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In order to assess the recidivism risk of adults who have been convicted of violent and/or sexual offenses, there exist two kinds of formal assessments: an actuarial risk assessment approach and a nonactuarial approach which is usually called “structured professional judgment” (SPJ). The actuarial risk assessment approach could be further divided into risk assessment instruments which are using predominantly static (i.e., biographical, criminological, and unchangeable) or dynamic (i.e., changeable by, for example, treatment-related processes) risk factors. The SPJ approach is a research-based professional guideline approach to decision-making which provides bench marks for integrating information from a broad range of risk factors associated with recidivism. These instruments are based on considerations of the relevant scientific, professional, and legal literature. The present chapter provides an overview about the main characteristics of both risk assessment approaches as well as about the internationally most commonly used and best validated actuarial and SPJ instruments.
Impairment in reciprocal social behavior (RSB), an essential component of early social competence, clinically defines autism spectrum disorder (ASD). However, the behavioral and genetic architecture of RSB in toddlerhood, when ASD first emerges, has not been fully characterized. We analyzed data from a quantitative video-referenced rating of RSB (vrRSB) in two toddler samples: a community-based volunteer research registry (n = 1,563) and an ethnically diverse, longitudinal twin sample ascertained from two state birth registries (n = 714). Variation in RSB was continuously distributed, temporally stable, significantly associated with ASD risk at age 18 months, and only modestly explained by sociodemographic and medical factors (r2 = 9.4%). Five latent RSB factors were identified and corresponded to aspects of social communication or restricted repetitive behaviors, the two core ASD symptom domains. Quantitative genetic analyses indicated substantial heritability for all factors at age 24 months (h2 ≥ .61). Genetic influences strongly overlapped across all factors, with a social motivation factor showing evidence of newly-emerging genetic influences between the ages of 18 and 24 months. RSB constitutes a heritable, trait-like competency whose factorial and genetic structure is generalized across diverse populations, demonstrating its role as an early, enduring dimension of inherited variation in human social behavior. Substantially overlapping RSB domains, measurable when core ASD features arise and consolidate, may serve as markers of specific pathways to autism and anchors to inform determinants of autism's heterogeneity.
Many forensic psychologists appraise the risk of future violence for criminal offenders or psychiatric patients involved in the criminal justice system. There are several systems to be relied upon for adult forensic cases, and the impetus for this work began more than fifty years ago with the recognition that formulaic, mechanical or actuarial methods are more accurate than informal clinical judgement, experience and intuition, especially for violence. There are two kinds of formal (formulaic, mechanical) assessments for violence risk: actuarial and non-actuarial. The non-empirical methods, typical of such non-actuarial schemes, used in developing the HCR-20 contrast with actuarial techniques. No evidence supports the HCR-20 manual's requirements to render a final three-category judgement based on idiosyncratic factors, include a clinical interview, or regard perceived changes in so-called clinical and risk-management items as indicating altered risk.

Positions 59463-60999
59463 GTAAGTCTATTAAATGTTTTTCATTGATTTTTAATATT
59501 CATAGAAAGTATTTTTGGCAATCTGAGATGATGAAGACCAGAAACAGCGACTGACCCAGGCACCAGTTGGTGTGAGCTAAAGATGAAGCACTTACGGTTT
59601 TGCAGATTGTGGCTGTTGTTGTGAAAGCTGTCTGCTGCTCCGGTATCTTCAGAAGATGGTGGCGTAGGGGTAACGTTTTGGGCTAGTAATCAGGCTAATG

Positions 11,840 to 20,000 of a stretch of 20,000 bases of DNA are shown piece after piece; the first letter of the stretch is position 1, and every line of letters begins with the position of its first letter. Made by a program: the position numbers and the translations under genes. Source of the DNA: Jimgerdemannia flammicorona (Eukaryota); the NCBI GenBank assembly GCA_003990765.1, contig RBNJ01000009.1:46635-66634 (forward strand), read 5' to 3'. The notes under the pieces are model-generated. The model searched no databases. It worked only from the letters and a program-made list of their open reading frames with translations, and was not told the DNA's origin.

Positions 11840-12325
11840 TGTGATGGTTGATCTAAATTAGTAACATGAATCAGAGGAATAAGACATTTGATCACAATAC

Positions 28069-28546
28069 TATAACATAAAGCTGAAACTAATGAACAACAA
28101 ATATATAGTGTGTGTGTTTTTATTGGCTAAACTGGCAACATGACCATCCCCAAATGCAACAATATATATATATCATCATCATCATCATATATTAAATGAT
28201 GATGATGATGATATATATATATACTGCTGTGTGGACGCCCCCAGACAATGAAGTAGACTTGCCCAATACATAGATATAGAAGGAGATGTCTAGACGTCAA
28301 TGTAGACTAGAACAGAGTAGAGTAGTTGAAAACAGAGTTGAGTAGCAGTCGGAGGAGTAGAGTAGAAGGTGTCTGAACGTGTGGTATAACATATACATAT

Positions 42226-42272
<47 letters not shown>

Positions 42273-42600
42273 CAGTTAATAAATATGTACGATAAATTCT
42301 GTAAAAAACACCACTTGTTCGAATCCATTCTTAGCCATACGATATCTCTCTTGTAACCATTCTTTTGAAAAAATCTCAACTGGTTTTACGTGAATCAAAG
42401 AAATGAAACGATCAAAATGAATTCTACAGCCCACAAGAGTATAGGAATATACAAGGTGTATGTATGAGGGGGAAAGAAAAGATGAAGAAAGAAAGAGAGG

Various political realities influence the Israeli occupation of the West Bank and the Gaza Strip and, more generally, the vitality of the international law of occupation. The law of occupation—though ill-suited to modern international relations and ill-equipped for prolonged occupation—has been almost universally invoked as applicable to the Occupied Palestinian Territory (OPT). At the same time, international human rights law is increasingly viewed as applicable to occupation. This creates a dilemma for Israel because international humanitarian law and international human rights law contain conflicting prescriptions and policy goals with respect to the administration of occupied territory. In many instances, occupants seek United Nations Security Council action in order to reconcile this tension and to secure legal and political cover for their actions. By acting under Chapter VII of the United Nations Charter; the Security Council can create a select legal patchwork applicable to a particular occupation. This use of Chapter VII resolutions by the Security Council to create international law by fiat is an important trend in modern occupation. Yet geopolitics determines access to—and the content of—such resolutions, and the sensitive political context of the OPT currently makes this avenue unavailable to Israel. For the same reason, opponents of the Israeli occupation are unable to secure Security Council action to clarify and enforce Israeli legal obligations in the OPT. This Article considers these issues from the perspectives of both Israel and Palestinians in order to examine why the relative gain and loss in each case is not immediately clear. This Article also discusses how the legality of Israeli conduct in the OPT may be gauged in light of the conflicting international legal obligations imposed by human rights law and the law of occupation. A broader exploration of the impact of these phenomena reveals that these political realities serve to increase the influence of the Security Council while further undercutting the utility and relevance of the international law of occupation.
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